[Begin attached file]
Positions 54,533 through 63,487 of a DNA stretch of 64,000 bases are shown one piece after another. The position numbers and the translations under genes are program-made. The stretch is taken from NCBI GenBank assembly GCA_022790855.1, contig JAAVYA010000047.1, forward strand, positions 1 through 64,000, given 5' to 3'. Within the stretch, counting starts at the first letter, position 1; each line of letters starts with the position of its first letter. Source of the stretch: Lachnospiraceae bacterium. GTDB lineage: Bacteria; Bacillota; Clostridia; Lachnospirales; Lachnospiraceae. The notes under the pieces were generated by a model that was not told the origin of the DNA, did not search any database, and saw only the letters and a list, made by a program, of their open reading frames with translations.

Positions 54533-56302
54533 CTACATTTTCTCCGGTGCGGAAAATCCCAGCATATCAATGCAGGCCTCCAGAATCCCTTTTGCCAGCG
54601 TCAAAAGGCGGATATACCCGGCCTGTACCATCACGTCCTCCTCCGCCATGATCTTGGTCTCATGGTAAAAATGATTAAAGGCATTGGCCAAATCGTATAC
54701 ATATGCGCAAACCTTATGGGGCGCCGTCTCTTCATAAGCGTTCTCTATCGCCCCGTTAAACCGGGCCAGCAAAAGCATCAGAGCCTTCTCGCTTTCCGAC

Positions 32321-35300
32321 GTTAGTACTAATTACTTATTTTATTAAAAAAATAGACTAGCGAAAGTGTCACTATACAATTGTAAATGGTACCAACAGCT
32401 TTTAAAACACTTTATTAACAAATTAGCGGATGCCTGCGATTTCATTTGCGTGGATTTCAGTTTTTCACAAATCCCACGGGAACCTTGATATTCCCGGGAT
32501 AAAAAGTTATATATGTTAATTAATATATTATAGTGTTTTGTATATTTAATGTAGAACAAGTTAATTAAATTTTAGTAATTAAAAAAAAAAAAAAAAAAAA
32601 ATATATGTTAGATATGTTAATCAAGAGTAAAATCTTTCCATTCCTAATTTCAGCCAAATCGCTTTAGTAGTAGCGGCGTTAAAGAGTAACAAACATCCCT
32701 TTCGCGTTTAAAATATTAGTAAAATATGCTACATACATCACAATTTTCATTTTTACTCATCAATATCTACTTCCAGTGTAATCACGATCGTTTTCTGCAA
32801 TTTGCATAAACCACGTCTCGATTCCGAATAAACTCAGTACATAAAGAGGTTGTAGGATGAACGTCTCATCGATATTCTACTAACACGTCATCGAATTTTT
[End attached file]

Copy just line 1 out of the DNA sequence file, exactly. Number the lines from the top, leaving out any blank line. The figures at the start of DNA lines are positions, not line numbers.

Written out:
Positions 54,533 through 63,487 of a DNA stretch of 64,000 bases are shown one piece after another. The position numbers and the translations under genes are program-made. The stretch is taken from NCBI GenBank assembly GCA_022790855.1, contig JAAVYA010000047.1, forward strand, positions 1 through 64,000, given 5' to 3'. Within the stretch, counting starts at the first letter, position 1; each line of letters starts with the position of its first letter. Source of the stretch: Lachnospiraceae bacterium. GTDB lineage: Bacteria; Bacillota; Clostridia; Lachnospirales; Lachnospiraceae. The notes under the pieces were generated by a model that was not told the origin of the DNA, did not search any database, and saw only the letters and a list, made by a program, of their open reading frames with translations.